John Edwards is clearly adapting to life in the UK, seven months after he arrived here from New Zealand to take up the role of Information Commissioner.
Launching his three-year strategic plan for the Information Commissioner’s Office yesterday, he succeeded in saying ‘day-ta’ most of the time, although he did manage to come out with at least one ‘dar-ta’.
While data protection (however pronounced) is certainly the main focus of his attention and indeed the dominant activity within his budget, the new Edwards plan is also important for those concerned about the FOI side of the ICO’s work.
To his credit Edwards has recognised publicly as well as privately that the substantial delays in the ICO’s handling of FOI complaints are not acceptable. In his speech he said that the administering of FOI law ‘requires fundamental change, and that change has to start in my office’.
He and his team have also shown a welcome willingness to engage with the FOI community and discuss (in his words) ‘how we fix a system that clearly needs fixing’.
As the ICO leadership itself recognises, things are now at the stage where requesters need to start seeing practical results rather than just hearing expressions of intention.
As part of its plan the ICO announced new objectives for its work on handling complaints under FOI law and the Environmental Information Regulations (EIR). These include:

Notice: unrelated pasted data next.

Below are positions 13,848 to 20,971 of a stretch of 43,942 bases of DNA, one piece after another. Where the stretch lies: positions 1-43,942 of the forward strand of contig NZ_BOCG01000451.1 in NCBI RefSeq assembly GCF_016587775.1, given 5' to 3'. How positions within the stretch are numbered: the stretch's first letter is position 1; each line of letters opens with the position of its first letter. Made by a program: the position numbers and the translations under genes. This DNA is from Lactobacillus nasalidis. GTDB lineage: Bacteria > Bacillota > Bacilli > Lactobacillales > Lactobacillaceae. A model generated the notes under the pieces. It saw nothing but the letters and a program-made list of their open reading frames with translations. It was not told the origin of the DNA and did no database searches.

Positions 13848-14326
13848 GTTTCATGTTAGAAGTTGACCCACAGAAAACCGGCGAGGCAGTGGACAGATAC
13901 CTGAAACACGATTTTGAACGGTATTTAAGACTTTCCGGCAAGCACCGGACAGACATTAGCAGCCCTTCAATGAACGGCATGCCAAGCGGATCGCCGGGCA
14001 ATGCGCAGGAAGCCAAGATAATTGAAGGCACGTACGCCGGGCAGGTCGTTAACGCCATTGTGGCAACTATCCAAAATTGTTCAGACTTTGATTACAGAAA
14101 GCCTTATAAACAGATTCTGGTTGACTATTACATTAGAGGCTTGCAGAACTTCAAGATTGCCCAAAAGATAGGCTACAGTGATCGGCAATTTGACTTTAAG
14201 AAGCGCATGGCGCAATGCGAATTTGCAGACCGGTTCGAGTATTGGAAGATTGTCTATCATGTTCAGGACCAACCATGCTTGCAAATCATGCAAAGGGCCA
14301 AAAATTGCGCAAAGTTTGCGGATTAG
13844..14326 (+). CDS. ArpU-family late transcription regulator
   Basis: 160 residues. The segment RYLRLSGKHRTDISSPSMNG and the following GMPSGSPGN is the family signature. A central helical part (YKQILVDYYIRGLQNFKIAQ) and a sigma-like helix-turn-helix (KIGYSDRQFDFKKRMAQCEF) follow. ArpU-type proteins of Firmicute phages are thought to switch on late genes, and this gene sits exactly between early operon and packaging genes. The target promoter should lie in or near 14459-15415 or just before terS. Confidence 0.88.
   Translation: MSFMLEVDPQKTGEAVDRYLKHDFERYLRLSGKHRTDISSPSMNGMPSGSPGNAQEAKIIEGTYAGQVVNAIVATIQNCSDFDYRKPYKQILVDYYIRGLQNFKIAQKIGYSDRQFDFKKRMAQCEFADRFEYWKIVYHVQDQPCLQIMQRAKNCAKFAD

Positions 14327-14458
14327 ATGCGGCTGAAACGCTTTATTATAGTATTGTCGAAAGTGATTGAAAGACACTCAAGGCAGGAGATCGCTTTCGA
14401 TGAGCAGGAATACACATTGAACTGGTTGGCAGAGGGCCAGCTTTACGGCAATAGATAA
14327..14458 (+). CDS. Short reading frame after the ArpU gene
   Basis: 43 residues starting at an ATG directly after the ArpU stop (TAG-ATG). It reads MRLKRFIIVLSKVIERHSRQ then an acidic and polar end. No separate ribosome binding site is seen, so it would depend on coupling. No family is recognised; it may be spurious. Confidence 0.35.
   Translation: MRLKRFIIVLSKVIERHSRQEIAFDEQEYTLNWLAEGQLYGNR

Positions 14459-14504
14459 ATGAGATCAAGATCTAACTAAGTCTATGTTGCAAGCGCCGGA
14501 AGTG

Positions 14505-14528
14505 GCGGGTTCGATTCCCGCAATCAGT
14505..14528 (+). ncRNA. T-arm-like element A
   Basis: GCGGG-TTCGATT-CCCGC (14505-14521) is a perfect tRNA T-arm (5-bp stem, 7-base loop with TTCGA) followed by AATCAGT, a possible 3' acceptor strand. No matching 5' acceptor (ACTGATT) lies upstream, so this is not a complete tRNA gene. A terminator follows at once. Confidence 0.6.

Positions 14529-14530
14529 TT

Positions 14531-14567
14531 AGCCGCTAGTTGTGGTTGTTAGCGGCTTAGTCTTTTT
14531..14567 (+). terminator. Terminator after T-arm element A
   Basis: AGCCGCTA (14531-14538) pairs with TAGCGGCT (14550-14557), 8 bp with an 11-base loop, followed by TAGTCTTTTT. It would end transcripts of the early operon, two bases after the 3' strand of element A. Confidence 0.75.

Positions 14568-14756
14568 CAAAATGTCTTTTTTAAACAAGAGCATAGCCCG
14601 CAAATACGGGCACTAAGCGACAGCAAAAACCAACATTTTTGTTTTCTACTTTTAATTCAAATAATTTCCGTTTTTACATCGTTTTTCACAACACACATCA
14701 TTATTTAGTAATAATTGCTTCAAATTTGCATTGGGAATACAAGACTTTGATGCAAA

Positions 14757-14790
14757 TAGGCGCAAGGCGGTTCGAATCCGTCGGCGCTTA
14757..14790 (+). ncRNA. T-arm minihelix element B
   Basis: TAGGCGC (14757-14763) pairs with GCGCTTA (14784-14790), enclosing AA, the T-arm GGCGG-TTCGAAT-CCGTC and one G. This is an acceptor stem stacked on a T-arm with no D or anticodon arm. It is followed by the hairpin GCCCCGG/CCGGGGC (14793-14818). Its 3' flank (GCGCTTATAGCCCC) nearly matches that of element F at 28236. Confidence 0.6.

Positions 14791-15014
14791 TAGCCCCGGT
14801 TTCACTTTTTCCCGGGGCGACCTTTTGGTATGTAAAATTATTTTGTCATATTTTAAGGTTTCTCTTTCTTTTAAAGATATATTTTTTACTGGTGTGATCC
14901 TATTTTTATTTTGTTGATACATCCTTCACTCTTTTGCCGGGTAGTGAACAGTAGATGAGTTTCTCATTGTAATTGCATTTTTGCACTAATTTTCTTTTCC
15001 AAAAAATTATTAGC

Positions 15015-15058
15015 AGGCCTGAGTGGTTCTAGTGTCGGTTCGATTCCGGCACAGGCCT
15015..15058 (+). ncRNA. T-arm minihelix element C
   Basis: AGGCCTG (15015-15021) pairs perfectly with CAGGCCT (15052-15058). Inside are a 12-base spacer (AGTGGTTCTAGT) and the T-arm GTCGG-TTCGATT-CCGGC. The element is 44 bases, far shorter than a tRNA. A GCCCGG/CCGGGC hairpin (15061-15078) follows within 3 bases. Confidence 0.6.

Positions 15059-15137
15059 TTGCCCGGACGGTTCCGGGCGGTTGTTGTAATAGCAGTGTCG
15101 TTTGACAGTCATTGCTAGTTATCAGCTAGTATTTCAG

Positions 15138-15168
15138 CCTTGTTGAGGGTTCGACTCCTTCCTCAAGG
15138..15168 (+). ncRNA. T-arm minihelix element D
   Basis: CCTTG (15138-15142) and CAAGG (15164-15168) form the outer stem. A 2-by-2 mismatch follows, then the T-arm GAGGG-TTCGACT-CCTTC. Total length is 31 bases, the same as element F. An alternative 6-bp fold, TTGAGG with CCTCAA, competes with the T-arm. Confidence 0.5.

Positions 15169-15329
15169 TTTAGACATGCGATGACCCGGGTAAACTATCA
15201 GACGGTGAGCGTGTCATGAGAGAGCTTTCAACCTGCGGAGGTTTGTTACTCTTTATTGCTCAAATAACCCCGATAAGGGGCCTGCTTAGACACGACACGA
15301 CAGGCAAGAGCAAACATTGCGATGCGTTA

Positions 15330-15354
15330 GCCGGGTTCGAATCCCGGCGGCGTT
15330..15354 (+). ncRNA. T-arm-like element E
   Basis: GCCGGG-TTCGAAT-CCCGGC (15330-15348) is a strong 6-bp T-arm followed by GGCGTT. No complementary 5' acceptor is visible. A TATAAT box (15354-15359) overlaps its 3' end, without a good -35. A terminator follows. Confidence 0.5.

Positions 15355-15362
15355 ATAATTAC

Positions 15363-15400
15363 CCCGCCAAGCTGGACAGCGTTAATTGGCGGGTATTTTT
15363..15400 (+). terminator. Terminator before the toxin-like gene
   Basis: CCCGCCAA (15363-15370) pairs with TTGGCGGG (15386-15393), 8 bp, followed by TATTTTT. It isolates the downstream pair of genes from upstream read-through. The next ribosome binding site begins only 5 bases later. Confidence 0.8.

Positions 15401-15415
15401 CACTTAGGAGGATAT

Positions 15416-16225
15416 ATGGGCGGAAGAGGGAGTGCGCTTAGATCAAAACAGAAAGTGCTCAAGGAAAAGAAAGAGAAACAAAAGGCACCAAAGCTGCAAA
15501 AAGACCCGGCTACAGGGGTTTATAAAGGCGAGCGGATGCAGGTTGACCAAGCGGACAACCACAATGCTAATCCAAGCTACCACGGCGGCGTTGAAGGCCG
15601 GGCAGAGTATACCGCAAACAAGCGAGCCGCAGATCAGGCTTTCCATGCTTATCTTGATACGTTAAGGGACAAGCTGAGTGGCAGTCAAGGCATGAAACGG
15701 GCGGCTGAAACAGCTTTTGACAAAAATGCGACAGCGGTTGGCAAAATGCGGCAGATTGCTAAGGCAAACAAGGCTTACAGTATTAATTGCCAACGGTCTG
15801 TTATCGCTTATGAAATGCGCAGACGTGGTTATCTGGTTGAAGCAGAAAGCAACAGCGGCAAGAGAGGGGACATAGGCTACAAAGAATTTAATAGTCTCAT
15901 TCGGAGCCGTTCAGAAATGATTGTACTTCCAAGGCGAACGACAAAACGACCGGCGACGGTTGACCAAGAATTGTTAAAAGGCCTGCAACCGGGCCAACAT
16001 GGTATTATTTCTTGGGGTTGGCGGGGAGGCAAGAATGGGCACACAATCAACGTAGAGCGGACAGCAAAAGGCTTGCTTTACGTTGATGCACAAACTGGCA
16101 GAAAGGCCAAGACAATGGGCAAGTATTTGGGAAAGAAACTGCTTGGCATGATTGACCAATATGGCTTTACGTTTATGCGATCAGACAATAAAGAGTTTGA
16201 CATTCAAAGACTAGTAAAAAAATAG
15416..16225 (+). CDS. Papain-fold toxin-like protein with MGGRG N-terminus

• ensuring that less than 1% of its caseload is over 12 months old
• reaching a decision on 80% of complaints within six months
• ensuring that 66% of tribunal appeal decisions go in the ICO’s favour
The current serious casework delays are illustrated by new up-to-date statistics which the ICO also released yesterday, with a commitment to do this regularly.
This is a valuable improvement, because in recent periods the ICO has only been publishing an inadequate series of datasets which are outdated, patchy and limited to closed cases.
The latest figures (for end of June 2022) show that 7.2% of active cases were over 12 months old. The ICO had reached a ‘first decision’ within six months on only 67.7% of cases.
The new dataset of open casework reveals that the ICO is still investigating one complaint relating to Brent Council nearly 26 months after it was made in May 2020.
There are 25 FOI/EIR cases that were still unresolved over 18 months after they were received. Of these, one of them actually involves a complaint about the ICO itself.
But the public authority which features by far the most frequently in these long-delayed cases is the Cabinet Office, which accounts for nearly half of them – 11 of the 25 involve complaints about its refusal to supply information requested. It is not clear whether this is because the Cabinet Office handles especially tricky issues or whether it is particularly slow and difficult about cooperating with ICO investigations, or indeed both.